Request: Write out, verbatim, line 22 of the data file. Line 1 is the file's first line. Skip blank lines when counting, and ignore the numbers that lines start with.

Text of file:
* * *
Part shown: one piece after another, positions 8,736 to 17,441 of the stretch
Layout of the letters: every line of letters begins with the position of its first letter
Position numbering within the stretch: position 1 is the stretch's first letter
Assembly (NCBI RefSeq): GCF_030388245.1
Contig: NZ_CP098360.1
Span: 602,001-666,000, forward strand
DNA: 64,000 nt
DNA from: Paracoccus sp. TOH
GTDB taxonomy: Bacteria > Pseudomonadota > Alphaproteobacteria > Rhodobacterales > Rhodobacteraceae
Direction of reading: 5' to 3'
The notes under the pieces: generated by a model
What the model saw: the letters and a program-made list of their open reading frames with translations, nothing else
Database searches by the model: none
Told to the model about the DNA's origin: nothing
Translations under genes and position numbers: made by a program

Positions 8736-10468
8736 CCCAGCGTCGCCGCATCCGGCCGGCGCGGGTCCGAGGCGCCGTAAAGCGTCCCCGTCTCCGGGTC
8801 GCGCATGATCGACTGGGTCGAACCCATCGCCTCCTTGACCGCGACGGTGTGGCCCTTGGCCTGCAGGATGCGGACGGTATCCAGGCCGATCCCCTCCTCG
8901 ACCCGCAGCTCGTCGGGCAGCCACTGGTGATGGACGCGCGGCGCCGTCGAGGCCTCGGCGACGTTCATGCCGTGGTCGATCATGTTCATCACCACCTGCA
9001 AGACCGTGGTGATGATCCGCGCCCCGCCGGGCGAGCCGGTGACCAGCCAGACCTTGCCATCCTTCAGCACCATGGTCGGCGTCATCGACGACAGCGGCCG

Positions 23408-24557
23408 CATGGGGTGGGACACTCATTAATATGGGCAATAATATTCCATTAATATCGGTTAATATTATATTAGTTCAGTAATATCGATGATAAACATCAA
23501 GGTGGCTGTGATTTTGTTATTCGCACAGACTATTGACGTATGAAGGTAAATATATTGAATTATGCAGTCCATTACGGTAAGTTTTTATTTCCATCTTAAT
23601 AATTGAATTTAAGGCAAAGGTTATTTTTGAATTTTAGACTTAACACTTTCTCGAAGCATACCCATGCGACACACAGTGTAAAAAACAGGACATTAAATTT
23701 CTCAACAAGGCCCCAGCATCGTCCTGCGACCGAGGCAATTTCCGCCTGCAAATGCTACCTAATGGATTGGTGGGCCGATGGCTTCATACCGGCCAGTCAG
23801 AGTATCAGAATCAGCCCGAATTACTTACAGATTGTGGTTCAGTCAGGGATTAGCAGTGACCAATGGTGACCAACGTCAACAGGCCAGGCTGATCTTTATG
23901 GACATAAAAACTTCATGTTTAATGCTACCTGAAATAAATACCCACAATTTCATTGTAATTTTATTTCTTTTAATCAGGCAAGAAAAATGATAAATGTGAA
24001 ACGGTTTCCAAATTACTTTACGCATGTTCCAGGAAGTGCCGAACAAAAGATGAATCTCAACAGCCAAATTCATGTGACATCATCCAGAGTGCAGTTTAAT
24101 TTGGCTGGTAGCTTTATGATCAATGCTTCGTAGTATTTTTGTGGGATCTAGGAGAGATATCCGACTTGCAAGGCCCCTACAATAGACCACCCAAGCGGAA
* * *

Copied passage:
23408 CATGGGGTGGGACACTCATTAATATGGGCAATAATATTCCATTAATATCGGTTAATATTATATTAGTTCAGTAATATCGATGATAAACATCAA